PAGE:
After fleeing Communist persecution three years ago, sixty-four members of China's Shenzhen Reformed Holy Church, also known as the Mayflower Church, remain in hiding in Thailand. They fear capture as they await news of their asylum claims.
An assessment by U.S-based persecution charity China Aid Association of the threats they face has been seen by Premier Christian News. Produced following a visit in February of U.S pastors to Thailand, the reports says church members face kidnap, forced repatriation to China and are experiencing suspicious activity around their hidden location.
“Leaving them in limbo is cruel and dangerous”, commented crossbench peer and advocate for the Mayflower Church, Lord Alton of Liverpool, who met Taiwanese diplomats on Thursday with the aim of mediating a temporary solution.
The church group await news of hopes for permanent settlement in North America, but both the United Nations route to safety and processes in the United States take time, which church members fear they haven’t got. Speaking to Premier, David Alton said:
“Refugees fleeing intensified religious persecution by the Chinese Communist Party should be given accelerated resettlement in other countries by the United Nations High Commission on Refugees.
“What actually happens is that families with young children end up in transit situations without visas or protection. So having fled a tyrannical State that openly persecutes people of faith they face mortal dangers.”
Mayflower Church’s journey began three years ago, when the church fled persecution by Beijing’s repressive Communist government. But hopes for political asylum were denied by South Korea, their first port of call.
Since 2018 and the introduction of repressive new religion regulations in China, it has been illegal for under-18s to go to church – and Mayflower Church has 34 children in their group.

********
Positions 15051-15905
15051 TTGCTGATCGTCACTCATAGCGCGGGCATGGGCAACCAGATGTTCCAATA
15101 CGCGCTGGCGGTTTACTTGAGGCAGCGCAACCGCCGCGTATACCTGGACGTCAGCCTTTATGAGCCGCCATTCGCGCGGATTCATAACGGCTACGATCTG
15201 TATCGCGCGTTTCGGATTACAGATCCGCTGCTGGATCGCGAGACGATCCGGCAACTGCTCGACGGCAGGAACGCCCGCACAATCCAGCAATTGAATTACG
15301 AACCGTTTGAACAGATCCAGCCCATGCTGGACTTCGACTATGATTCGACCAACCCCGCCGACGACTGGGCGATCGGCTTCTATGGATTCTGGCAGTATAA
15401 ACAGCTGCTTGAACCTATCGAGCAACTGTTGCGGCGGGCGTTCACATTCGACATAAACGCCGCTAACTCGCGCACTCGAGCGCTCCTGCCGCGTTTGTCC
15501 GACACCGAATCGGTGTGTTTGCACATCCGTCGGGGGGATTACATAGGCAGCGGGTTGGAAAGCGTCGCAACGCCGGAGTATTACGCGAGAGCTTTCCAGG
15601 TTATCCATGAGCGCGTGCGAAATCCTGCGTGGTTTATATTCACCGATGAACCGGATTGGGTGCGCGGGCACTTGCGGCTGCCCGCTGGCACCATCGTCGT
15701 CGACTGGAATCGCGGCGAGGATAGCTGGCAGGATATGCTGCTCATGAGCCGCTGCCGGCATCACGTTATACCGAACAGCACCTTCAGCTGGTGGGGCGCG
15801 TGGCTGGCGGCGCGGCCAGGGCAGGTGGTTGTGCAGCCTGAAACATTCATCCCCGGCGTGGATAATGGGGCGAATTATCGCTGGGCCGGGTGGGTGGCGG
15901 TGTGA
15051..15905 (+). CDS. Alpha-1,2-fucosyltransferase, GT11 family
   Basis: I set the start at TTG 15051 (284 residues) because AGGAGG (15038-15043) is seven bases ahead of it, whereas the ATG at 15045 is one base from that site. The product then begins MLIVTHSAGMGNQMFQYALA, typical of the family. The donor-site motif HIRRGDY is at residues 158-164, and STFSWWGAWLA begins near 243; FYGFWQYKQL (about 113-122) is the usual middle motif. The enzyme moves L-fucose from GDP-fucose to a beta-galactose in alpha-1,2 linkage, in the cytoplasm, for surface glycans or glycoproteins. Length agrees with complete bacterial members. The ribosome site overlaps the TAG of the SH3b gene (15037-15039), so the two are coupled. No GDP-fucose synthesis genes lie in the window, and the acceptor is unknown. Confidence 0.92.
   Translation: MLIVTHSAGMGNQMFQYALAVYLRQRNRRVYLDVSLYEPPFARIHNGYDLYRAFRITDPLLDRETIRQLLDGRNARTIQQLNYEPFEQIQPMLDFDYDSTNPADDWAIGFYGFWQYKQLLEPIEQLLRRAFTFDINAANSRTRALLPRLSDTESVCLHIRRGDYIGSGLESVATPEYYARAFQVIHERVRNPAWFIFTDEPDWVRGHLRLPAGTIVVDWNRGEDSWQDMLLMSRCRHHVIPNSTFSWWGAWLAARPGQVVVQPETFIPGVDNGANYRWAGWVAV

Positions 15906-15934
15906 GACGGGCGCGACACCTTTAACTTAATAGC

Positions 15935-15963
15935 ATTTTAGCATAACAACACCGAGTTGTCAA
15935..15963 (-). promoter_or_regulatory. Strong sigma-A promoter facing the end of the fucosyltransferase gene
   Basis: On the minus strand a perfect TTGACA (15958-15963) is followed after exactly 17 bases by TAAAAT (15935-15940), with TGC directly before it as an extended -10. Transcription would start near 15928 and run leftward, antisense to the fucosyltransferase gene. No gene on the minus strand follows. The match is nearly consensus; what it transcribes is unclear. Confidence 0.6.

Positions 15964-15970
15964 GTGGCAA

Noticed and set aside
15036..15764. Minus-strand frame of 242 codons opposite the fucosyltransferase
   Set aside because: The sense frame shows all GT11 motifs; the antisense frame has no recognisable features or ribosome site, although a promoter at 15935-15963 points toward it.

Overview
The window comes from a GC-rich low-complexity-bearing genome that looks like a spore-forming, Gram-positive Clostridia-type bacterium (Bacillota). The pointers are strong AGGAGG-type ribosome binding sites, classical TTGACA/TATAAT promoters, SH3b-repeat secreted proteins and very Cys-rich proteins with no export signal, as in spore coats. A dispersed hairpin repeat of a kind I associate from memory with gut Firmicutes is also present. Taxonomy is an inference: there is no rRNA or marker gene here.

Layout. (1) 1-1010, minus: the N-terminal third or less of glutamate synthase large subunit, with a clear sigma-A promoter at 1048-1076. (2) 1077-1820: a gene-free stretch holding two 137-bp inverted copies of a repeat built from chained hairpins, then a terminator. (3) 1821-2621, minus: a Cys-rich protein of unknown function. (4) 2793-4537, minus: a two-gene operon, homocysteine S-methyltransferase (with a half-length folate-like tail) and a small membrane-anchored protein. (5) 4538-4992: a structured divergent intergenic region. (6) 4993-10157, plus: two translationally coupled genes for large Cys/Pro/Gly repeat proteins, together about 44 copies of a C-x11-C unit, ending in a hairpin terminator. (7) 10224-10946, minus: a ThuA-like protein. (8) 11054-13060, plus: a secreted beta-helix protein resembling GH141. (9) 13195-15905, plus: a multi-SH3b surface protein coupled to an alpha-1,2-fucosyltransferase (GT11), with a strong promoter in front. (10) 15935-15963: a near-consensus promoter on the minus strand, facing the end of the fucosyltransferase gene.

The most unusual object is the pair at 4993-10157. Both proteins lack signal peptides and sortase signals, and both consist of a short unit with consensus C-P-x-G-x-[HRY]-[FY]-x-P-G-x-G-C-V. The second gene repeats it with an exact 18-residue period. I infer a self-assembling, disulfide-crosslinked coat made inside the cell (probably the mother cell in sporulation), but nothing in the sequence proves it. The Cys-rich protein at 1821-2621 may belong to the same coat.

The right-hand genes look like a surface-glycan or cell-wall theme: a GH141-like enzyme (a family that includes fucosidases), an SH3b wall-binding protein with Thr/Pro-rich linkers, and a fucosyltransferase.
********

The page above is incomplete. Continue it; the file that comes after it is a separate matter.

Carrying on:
According to international religious freedom organization Open Doors, the regulations require Chinese pastors to attend their local police station to report on church activities. They say landlords have been pressured to terminate rental contracts with house churches and Chinese churches have been raided and shut, with Bibles confiscated and interiors defaced.
Family members of the church who remained in China have seen a dramatic increase in the harassment and interrogations by Chinese police. The questioning often focused on asking the asylum seekers to return to China, telling them not to collaborate with overseas groups, and that the U.S. will not help them.
In Washington, Christian politicians in Congress have been seeking a diplomatic response to the plight of the Mayflower Church and the dangers they are facing. Last week, House Foreign Affairs Committee Chairman Michael McCaul urged US Secretary of State Anthony Blinken to secure settlement for the church in America.
In Taipei, Speaker You of the Taiwanese Parliament has also intervened this week to urge a review of the Mayflower Church’s request for temporary safety, whilst their claim in America is being assessed.
On January 18, the annual World Watch List released by Open Doors ranked China as one of the worst persecutors of Christianity for the third year in a row.